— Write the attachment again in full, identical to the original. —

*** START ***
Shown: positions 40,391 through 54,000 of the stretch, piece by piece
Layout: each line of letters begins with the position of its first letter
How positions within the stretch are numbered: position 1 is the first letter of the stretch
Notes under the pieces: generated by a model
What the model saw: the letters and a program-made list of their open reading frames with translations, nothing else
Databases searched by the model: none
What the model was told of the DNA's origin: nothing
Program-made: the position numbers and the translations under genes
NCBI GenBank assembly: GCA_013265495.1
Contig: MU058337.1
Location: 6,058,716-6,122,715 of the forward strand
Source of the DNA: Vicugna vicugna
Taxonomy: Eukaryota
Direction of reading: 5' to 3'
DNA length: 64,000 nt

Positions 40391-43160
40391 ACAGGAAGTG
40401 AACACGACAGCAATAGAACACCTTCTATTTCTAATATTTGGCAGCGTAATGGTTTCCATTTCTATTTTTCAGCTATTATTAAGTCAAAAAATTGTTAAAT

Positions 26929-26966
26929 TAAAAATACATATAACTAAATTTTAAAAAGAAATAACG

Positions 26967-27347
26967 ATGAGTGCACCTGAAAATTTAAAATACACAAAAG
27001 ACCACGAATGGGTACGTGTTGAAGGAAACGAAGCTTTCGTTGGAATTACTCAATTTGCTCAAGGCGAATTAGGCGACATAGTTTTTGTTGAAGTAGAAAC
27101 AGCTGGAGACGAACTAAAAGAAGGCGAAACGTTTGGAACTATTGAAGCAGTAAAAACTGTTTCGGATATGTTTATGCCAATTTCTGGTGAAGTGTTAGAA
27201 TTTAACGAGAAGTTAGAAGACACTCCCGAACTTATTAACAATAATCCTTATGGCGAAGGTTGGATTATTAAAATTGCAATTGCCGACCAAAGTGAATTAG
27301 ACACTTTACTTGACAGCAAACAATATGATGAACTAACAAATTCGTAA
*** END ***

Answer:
Shown: positions 40,391 through 54,000 of the stretch, piece by piece
Layout: each line of letters begins with the position of its first letter
How positions within the stretch are numbered: position 1 is the first letter of the stretch
Notes under the pieces: generated by a model
What the model saw: the letters and a program-made list of their open reading frames with translations, nothing else
Databases searched by the model: none
What the model was told of the DNA's origin: nothing
Program-made: the position numbers and the translations under genes
NCBI GenBank assembly: GCA_013265495.1
Contig: MU058337.1
Location: 6,058,716-6,122,715 of the forward strand
Source of the DNA: Vicugna vicugna
Taxonomy: Eukaryota
Direction of reading: 5' to 3'
DNA length: 64,000 nt

Positions 40391-43160
40391 ACAGGAAGTG
40401 AACACGACAGCAATAGAACACCTTCTATTTCTAATATTTGGCAGCGTAATGGTTTCCATTTCTATTTTTCAGCTATTATTAAGTCAAAAAATTGTTAAAT

Positions 26929-26966
26929 TAAAAATACATATAACTAAATTTTAAAAAGAAATAACG

Positions 26967-27347
26967 ATGAGTGCACCTGAAAATTTAAAATACACAAAAG
27001 ACCACGAATGGGTACGTGTTGAAGGAAACGAAGCTTTCGTTGGAATTACTCAATTTGCTCAAGGCGAATTAGGCGACATAGTTTTTGTTGAAGTAGAAAC
27101 AGCTGGAGACGAACTAAAAGAAGGCGAAACGTTTGGAACTATTGAAGCAGTAAAAACTGTTTCGGATATGTTTATGCCAATTTCTGGTGAAGTGTTAGAA
27201 TTTAACGAGAAGTTAGAAGACACTCCCGAACTTATTAACAATAATCCTTATGGCGAAGGTTGGATTATTAAAATTGCAATTGCCGACCAAAGTGAATTAG
27301 ACACTTTACTTGACAGCAAACAATATGATGAACTAACAAATTCGTAA